The average NFL team is worth $1.43 billion and the league is knocking on the $10 billion revenue door.
The NFL is easily this country’s most revered sport. Every Sunday, Monday and now Thursday (begrudgingly) has become must-see TV. The playoffs are a smorgasbord for the senses and the Super Bowl continues to set ratings records.
But with so much money and power, players are still in the poor house. According to a study by The National Bureau of Economic Research, 1 in 6 NFL players go broke within 12 years of retirement.
Think about that. While commissioner Roger Goodell made more than $44 million — which is wildly absurd — battered and bruised NFL vets were filing for bankruptcy.
Now, don’t get me wrong. Players that weren’t accustomed to receiving millions of dollars while they were playing likely won’t change when they retire. And it only gets worse when they hang up the jerseys because they have more free time to spend.
Bankruptcy filings were barely present while players were still in the NFL. But once they retired, the filings increased, “likely due to a combination of players rapidly drawing down limited savings and having leveraged investments.”
This is a big problem. Players nowadays have too many handlers and hangers-on that are on the payroll. Add multiple lavish homes that come with pricey taxes, and you have a cocktail that just cannot be swallowed.
First, players need to identify who their friends and family are. And even when those people are known, that doesn’t they mean they need to be given a financial life raft. Players have to realize that those people will still be your friends without being on the payroll. And if they don’t like hearing it, they never were true friends to begin with.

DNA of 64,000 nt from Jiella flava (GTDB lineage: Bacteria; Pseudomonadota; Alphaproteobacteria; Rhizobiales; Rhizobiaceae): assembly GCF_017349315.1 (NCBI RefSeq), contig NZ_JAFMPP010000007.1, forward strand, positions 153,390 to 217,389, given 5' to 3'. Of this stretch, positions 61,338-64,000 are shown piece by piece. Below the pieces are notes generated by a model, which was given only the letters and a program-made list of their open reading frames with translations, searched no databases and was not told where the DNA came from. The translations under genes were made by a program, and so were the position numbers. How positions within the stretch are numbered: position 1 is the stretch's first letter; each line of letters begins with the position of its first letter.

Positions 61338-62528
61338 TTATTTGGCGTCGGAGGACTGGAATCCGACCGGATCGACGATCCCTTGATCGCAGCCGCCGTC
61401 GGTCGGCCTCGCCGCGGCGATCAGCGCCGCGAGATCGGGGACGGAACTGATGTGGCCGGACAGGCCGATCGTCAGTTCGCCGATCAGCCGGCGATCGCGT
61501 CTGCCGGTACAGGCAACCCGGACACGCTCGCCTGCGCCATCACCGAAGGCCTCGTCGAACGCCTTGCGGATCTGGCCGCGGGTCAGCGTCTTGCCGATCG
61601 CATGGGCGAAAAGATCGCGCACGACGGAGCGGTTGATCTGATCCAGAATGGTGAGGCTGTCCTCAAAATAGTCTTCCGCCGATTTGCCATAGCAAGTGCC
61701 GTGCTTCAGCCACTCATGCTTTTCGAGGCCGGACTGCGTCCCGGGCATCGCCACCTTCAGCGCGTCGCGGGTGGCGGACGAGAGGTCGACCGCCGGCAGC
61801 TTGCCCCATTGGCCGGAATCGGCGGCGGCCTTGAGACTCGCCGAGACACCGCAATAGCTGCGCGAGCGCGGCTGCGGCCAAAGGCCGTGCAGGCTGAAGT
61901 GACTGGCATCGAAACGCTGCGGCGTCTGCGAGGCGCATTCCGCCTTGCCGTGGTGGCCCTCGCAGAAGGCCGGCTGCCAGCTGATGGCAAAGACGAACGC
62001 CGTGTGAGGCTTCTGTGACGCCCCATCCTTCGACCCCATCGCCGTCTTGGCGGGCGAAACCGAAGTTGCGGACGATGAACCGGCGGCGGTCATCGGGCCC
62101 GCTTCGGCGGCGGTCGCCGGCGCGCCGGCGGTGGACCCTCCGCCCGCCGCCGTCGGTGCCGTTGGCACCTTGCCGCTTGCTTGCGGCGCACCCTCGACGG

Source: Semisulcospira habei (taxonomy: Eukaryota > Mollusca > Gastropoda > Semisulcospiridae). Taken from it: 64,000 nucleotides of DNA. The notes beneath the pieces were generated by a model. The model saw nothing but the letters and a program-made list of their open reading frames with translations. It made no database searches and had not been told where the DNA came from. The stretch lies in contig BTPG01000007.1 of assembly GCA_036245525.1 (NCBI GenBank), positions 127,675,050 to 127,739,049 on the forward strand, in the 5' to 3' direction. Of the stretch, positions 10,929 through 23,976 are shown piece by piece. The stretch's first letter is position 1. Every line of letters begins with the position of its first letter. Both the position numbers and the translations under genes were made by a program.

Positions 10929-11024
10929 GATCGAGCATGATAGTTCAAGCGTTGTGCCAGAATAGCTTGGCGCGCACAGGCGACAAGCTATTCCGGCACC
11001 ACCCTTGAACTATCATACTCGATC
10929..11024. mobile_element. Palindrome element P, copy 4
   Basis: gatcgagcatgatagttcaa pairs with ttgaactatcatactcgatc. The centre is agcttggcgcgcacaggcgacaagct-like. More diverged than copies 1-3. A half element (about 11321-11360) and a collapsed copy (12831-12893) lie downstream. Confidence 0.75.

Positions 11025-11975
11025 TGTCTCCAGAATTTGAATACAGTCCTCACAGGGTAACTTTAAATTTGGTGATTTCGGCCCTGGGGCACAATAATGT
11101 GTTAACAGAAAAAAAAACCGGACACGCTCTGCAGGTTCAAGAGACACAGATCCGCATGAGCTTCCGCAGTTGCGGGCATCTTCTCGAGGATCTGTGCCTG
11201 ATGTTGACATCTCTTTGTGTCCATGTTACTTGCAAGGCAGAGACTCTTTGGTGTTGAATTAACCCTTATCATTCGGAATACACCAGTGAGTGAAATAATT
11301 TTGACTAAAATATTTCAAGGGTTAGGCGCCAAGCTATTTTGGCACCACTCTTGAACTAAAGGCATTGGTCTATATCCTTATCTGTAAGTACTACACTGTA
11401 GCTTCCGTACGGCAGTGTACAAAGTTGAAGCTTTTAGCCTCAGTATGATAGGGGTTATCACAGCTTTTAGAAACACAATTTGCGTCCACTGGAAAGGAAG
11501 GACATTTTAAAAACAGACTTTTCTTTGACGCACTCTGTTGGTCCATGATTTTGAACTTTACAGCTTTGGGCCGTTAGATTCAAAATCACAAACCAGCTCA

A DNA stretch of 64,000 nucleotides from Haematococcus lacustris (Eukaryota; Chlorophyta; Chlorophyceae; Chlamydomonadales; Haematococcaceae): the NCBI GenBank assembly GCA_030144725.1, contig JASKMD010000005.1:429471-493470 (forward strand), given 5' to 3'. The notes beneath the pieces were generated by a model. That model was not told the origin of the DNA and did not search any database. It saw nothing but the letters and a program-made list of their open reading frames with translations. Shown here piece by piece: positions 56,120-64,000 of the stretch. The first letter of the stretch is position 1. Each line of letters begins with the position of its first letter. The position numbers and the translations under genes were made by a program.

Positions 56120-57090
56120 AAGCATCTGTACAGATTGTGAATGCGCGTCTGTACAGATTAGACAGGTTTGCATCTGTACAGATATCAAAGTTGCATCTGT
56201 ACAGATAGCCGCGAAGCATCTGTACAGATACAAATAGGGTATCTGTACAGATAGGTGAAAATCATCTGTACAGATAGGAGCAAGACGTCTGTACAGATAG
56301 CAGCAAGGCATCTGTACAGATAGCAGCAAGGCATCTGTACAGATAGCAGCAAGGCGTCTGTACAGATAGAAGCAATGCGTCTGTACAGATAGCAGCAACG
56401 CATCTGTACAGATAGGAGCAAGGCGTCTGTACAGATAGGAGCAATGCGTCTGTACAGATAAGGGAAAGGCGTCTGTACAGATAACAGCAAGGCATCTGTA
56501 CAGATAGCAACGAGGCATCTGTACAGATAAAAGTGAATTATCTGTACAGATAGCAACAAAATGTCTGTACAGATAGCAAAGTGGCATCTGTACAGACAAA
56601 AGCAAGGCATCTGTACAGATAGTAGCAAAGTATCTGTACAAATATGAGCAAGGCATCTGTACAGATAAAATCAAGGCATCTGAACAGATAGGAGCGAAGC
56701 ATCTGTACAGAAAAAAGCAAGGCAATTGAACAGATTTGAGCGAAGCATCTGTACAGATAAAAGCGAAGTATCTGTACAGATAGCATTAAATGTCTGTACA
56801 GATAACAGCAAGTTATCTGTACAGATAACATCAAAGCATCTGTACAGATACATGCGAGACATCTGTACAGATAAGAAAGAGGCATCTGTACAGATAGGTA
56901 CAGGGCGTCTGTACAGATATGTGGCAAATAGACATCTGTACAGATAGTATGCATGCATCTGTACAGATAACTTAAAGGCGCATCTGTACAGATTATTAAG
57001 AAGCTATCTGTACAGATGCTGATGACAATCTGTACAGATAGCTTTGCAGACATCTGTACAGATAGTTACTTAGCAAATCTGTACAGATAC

Next, are the over-the-top purchases. While it may seem posh to buy three multi-million dollar homes, it’s actually a never-ending money pit. Those places will have high five-figure tax amounts, which will cause a huge burden when the high-dollar income stops rolling in.
The NFL has been educating its rookies at its NFL Rookie Symposium since 1997. They’ve taught players the finer points of putting a condom on a banana to maintaining a checking account.
“As a young player, I thought (the symposium) was great, said former Packer and current Jaguars defensive end. “But the attitude of the player has to be right. Personally, the best way I have found to get through to a player is to show him that you genuinely care. You can’t fake it.”
But education is still missing the mark. In order to hit home with the 2015 rookies, the NFL should interview a portion of players that have filed for bankruptcy. And then show that at this year’s symposium. Let the newest crop — headlined by Mr. Questionable Decisionmaker Jameis Winston — learn from the mistakes of the past.
Because simple education isn’t getting the job done. Instead of being able to retire in a simple and relaxed environment, some players must worry about how they’re going to eat tomorrow.
The juxtaposition of so much poverty as compared to the excesses of violence, sex and beer you see every week is completely astonishing.——————
Cory Jennerjohn is from Wisconsin and has been in sports media for over 10 years. To contact Cory e-mail him at jeobs -at- yahoo.com or follow him on Twitter: Cory Jennerjohn